Wave and Wave Speeds (aka, the Boring Backround to Interesting Stuff)

So we left off with the most basic mathematical description of a wave. It’s a function of the form f(x – vt), or in words a disturbance that moves from one place to another at a constant speed without changing shape. This is a nice start, but it’s both too general and not general enough…

What’s a wave?

So, what’s a wave? In his deservedly ubiquitous undergrad electrodynamics textbook, David Griffiths emphasizes the fact that the whole idea is pretty nebulous. Any rigid definition is likely to exclude things that are usually thought of as waves or to include things that aren’t. He suggests that one possible vague definition is “a disturbance of…

Dropping Rocks: Los Angeles

So there’s this alien invasion flick called Battle: Los Angeles. It’s getting mixed reviews. Ebert hates it – “an insult to the words “science” and “fiction,” and the hyphen in between them.” With the caveats that his judgment is usually questionable, I haven’t seen the movie, and I don’t plan to see the movie, I’m…

On Free Parameters

In the last post I talked about a measurement we did in our lab to characterize some properties of two parallel laser beams. The theory, if you want to dignify that equation with such a title, gave the power of the two beams as a function of mow much of the beams we cut off…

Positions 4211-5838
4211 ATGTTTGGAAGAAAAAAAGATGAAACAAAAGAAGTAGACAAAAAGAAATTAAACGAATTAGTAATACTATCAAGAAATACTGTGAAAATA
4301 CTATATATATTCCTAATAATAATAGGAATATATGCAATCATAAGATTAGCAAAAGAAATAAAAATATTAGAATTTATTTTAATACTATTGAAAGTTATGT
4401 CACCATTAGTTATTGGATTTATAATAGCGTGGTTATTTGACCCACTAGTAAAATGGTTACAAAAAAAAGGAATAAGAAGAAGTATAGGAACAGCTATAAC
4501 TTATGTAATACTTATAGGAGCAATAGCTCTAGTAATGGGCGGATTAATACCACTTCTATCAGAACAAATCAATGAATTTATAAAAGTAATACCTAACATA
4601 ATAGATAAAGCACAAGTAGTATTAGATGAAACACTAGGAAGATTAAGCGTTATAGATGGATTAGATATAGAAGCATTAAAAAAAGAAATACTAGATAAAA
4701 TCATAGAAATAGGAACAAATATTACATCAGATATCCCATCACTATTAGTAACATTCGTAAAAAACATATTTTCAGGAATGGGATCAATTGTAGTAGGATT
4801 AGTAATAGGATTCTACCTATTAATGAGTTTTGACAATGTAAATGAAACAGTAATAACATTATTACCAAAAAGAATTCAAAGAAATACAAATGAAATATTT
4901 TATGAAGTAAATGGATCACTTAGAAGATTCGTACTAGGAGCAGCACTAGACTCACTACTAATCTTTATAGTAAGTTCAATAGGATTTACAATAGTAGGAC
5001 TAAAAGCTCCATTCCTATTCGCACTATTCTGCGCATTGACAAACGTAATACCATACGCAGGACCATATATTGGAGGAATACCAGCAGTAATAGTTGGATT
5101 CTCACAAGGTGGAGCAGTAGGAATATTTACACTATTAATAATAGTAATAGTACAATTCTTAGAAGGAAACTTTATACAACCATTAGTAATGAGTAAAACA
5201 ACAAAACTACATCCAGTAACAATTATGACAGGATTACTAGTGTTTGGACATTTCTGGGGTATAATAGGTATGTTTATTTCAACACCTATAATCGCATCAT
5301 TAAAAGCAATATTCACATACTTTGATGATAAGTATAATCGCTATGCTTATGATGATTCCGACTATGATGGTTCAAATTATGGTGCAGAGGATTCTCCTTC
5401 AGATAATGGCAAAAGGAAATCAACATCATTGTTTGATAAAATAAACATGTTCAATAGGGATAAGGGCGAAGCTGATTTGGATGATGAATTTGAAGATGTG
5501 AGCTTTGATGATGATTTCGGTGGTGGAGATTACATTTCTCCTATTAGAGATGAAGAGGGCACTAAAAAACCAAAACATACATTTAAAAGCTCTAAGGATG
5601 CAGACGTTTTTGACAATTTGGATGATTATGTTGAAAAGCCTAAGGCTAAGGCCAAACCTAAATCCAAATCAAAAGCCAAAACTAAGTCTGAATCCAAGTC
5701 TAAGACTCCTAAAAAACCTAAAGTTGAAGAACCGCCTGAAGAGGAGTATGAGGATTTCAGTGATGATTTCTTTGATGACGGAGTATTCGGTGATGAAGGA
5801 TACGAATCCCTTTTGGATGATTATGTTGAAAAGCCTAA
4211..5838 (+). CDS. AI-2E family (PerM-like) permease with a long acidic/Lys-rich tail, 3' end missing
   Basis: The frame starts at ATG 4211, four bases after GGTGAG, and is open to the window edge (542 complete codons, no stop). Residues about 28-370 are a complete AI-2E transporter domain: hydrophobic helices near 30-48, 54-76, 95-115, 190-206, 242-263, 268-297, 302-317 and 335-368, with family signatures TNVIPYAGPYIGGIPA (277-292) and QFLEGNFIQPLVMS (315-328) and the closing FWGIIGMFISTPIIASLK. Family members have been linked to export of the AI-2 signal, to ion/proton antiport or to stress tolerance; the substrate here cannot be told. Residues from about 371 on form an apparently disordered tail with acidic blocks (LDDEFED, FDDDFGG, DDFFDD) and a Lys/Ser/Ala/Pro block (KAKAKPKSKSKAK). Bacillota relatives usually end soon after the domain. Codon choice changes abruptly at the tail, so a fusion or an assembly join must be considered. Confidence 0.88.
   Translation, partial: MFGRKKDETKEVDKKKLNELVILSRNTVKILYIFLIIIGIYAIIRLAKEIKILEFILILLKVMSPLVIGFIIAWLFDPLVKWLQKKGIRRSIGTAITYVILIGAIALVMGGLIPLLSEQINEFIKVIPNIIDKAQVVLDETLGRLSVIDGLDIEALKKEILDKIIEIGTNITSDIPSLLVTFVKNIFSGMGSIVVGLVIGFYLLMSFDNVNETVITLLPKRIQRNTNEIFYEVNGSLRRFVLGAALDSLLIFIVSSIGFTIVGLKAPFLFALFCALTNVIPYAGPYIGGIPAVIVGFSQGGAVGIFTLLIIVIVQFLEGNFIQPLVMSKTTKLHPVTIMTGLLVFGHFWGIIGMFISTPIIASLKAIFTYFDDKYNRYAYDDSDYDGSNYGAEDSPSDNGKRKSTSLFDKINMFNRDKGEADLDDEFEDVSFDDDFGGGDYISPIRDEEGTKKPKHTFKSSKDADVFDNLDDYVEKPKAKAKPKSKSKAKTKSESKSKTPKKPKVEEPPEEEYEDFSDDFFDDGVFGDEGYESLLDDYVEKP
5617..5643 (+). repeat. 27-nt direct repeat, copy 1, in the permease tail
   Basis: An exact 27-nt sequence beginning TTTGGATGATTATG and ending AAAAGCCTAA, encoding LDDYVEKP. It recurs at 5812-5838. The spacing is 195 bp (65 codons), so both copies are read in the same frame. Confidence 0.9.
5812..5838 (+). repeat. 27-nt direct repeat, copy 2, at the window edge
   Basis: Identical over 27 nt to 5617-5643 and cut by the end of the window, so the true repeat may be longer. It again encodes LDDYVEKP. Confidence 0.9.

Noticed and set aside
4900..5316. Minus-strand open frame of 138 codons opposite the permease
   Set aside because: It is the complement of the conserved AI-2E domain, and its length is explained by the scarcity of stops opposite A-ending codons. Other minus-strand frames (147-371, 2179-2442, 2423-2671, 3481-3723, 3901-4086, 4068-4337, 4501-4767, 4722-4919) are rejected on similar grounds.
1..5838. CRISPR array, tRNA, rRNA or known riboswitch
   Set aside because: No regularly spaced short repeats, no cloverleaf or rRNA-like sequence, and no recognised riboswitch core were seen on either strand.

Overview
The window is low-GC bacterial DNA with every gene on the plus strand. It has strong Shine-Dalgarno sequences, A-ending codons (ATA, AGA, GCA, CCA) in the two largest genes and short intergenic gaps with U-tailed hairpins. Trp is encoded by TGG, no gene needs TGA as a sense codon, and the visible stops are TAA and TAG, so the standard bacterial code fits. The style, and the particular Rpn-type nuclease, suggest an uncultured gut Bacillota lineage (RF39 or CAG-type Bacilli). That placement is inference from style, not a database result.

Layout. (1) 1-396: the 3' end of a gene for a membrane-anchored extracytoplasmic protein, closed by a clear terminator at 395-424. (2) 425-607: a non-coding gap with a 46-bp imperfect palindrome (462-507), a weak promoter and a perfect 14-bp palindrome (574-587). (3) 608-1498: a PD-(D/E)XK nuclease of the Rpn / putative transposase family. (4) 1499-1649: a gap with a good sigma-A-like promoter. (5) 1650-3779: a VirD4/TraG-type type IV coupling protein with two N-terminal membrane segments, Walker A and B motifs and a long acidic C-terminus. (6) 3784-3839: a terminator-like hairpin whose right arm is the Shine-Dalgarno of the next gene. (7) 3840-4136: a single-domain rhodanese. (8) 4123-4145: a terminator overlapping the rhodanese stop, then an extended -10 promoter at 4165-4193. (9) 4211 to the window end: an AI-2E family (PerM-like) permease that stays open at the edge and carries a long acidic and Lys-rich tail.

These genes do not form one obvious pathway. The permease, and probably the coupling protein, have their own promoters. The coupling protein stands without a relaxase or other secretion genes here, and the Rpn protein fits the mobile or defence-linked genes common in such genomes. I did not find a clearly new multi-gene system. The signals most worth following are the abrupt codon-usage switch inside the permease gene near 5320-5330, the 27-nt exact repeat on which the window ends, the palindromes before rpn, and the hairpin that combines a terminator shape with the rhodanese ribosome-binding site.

Random Thoughts on a Trivial Lab Measurement

A while back in the lab we were conducting an experiment that involved passing a laser beam through a narrow iris, using a beamsplitter to take half the intensity of the beam and send it one way, with the remaining half passing through undisturbed. Then we arranged our mirrors in such a way as to…

The Hydrogen Partition Function, or, How Matt Didn’t Pay Attention

I always tell my students that they should never just write down an equation blindly and start plugging things in. If you don’t understand what you’re doing, you’re much more likely to make a mistake. Sometimes I don’t take my own advice. On a science forum I read occasionally, a person who was just taking…

Quantum Bouncing Ball, Concluded

Well, last time we were looking about the classical probability density for a bouncing ball, and the quantum mechanical probability distribution for the same. They looked not even a little bit alike. This is kind of a problem, since we know from experience that classical physics works pretty well, and from more modern work we…

Amateur Lunar Ranging? Hmm.

All right, I’m gonna delay the next installment of the quantum bouncing ball for a brief diversion. I have a friend who’s also a physics grad student, and he suggested that we along with a few other fellow students form a yet-to-be-named unofficial club whose raison d’etre is to get together every few weeks and…

Classical Wavefunctions

Right now I’m on the 4th floor of the physics building. If I walk down the hall to the balcony overlooking the atrium, I could drop a bouncy ball and watch its trajectory. It’ll fall to the ground, bounce up to some fraction of its initial height, and repeat the process with a loss of…

Data or Dust Speck?

Shortly after the invention of the laser, a torrent of discoveries began pouring in thanks to the previously unreachable intensities that became available. Many of these discoveries fall under the general category of “nonlinear optics”, which you could more or less say is the study of the behavior of light in a medium whose optical…